A self-described international agent, dancer, professor, head of state, housekeeper, equestrian, prisoner, student, mother, and nun, Madame X can now add “Eurovision performer” to her long list of occupations.
Madonna — the pop icon behind the titular persona fueling the aesthetic of her upcoming 14th studio album — headlined a two-song set Saturday during the final night of the 64th annual continental song competition in Tel Aviv, Israel, dipping into her catalog of hits for a hip-hop-inspired rendition of classic song “Like a Prayer” as well as grooving through the new track “Future” featuring rapper Quavo. But, the 60-year-old also ruffled feathers after viewers noticed a pair of Madonna’s dancers brandishing the Palestinian and Israeli flags on their backs as they embraced each other — widely seen as a political statement on the long-standing Israeli-Palestinian conflict.
The set also saw several background performers falling to the ground while wearing gas masks, and concluded with Madonna and Quavo holding hands as the words “wake up” flashed on a large screen behind them.
In a statement to EW, the European Broadcasting Union — producer of the Eurovision contest — addressed the dancers’ outfits, confirming that “this element of the performance was not part of the rehearsals which had been cleared with the EBU and the Host Broadcaster, KAN.” The statement goes on to note “the Eurovision Song Contest is a non-political event and Madonna had been made aware of this.”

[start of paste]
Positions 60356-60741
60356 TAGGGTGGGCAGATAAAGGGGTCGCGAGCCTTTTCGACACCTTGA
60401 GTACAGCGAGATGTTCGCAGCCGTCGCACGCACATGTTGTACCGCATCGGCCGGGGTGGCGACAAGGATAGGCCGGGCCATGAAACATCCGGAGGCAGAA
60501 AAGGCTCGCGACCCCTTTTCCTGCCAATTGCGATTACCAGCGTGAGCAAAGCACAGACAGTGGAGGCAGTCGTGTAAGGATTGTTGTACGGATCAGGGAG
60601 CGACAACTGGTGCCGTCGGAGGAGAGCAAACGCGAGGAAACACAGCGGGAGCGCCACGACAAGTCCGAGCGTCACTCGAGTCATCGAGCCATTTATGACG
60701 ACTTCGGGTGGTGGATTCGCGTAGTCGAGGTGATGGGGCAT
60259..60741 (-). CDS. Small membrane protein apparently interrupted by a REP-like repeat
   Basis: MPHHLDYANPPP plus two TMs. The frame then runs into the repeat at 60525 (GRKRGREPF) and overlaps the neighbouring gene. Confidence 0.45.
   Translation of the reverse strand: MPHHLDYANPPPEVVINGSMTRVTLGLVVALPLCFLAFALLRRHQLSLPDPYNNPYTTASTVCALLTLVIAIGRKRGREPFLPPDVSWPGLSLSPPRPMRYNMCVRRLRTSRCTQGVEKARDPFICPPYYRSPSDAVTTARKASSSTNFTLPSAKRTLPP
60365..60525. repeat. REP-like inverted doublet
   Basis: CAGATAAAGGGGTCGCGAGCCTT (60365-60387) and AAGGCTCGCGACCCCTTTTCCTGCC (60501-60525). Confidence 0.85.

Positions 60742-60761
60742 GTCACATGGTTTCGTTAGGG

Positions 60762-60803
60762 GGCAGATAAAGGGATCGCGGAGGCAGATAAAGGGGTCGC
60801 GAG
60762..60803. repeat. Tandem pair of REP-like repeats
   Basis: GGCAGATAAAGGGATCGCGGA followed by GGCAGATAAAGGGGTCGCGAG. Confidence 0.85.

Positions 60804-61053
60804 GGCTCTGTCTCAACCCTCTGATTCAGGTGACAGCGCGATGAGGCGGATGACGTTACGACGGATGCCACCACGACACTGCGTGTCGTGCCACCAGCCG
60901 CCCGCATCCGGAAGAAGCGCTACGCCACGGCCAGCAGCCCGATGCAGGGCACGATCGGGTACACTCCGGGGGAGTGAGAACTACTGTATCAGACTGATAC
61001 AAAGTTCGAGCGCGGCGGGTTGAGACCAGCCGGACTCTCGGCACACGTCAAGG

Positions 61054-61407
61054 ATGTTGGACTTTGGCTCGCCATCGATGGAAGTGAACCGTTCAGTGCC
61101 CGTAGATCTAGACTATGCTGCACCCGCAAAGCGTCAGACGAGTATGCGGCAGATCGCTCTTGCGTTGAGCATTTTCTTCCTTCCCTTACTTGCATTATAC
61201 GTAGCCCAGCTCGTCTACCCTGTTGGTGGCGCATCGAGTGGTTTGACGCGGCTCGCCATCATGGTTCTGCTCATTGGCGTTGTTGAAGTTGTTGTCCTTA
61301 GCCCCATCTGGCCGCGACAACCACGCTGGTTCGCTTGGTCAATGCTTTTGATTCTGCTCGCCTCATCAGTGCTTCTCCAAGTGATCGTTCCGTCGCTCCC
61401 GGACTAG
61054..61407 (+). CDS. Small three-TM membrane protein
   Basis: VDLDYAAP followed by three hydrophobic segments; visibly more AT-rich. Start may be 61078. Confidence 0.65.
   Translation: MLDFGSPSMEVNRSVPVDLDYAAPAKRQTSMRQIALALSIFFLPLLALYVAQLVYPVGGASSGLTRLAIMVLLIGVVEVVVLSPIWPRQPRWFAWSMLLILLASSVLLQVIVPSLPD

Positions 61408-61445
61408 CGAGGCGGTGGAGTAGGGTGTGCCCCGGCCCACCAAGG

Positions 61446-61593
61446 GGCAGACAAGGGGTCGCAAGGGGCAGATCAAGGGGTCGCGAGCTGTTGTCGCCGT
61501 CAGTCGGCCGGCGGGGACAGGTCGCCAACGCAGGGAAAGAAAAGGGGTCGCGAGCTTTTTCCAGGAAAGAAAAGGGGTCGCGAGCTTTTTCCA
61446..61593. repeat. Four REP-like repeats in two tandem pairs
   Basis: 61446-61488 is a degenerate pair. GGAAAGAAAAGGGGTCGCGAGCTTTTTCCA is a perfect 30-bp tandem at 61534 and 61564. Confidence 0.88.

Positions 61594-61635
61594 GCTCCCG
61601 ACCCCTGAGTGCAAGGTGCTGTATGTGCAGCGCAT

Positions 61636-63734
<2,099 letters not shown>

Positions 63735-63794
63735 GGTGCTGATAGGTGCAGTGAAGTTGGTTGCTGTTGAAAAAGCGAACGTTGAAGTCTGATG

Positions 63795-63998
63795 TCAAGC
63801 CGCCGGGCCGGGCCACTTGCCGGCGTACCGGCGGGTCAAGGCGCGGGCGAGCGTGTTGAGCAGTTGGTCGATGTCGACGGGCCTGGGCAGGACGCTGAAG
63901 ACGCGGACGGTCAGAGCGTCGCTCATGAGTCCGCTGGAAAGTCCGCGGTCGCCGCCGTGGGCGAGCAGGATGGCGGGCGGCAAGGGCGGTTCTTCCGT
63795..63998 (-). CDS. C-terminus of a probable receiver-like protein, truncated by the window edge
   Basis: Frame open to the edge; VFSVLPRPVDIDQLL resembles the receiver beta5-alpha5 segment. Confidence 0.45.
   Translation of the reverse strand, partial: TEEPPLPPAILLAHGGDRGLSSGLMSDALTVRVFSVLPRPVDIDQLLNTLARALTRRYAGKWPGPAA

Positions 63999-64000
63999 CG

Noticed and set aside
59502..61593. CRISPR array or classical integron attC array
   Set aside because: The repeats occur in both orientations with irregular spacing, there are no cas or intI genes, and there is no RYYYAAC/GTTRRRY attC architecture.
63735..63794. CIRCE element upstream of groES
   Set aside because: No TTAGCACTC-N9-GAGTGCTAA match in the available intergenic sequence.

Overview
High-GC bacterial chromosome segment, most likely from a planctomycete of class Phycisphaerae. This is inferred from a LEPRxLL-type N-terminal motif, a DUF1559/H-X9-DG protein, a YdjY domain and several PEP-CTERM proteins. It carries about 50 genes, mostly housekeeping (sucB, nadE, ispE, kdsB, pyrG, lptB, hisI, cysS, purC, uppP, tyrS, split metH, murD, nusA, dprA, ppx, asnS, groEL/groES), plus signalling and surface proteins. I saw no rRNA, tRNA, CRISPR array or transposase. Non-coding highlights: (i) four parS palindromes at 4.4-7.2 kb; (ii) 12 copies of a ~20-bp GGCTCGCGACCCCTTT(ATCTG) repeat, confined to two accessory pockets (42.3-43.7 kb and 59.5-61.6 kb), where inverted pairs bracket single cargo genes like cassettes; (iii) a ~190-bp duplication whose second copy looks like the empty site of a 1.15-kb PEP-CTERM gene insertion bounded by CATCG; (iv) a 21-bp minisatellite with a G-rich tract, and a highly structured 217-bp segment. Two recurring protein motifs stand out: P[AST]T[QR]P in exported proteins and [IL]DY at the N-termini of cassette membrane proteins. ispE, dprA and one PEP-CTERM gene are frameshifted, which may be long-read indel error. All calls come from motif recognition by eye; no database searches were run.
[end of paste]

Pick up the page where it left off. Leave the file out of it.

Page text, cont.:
A representative for Madonna provided EW with a photo of the performance (above) with a note that “a message of peace is not political.”
In addition to performing, Madonna appeared for a brief interview during Eurovision’s live telecast, telling the audience “The one thing that brings me to [these] countries and the thing that brings all of these people here tonight is music, so let’s never underestimate the power of music to bring people together.” She then quoted her 2000 single “Music” by saying: “Music makes the people come together, yeah!”
Elsewhere during the run-up to Madame X, Madonna dropped the Maluma-assisted, Latin-influenced bop “Medellín,” as the LP’s lead single on April 17. The song precedes Madame X alongside several promotional tracks, including “Crave” with Swae Lee and the emotional ballad “I Rise,” which features introductory vocals from Stoneman Douglas shooting survivor and gun control activist Emma González.
Madonna worked on Madame X with several former collaborators, including Diplo and her Music and Confessions on a Dancefloor collaborator, Mirwais, whom she hasn’t worked with since 2005.
In a 2018 interview with Vogue Italia, Madonna indicated her new material would reflect inspiration from Latin cultures — primarily Lisbon, Portugal, where she lived throughout the process of the Madame X‘s creation.
“I’ve just met lots of really amazing musicians, and I’ve ended up working with a lot of these musicians on my new record, so Lisbon has influenced my music and my work. How could it not? I don’t see how I could have gone through that year without being informed by all this input of culture,” she told the publication. “It’s also such a nice antidote to what’s going on in the music business now where everything’s so formulaic, and every song has 20 guest artists on it, and everyone sounds the same. Something’s gotta give.”
Madonna will also take Madame X on the road for an intimate concert tour visiting theaters around the world throughout 2020.
Madame X drops June 14. See highlights from Madonna’s Eurovision performance above.
Madonna announces intimate Madame X theater tour
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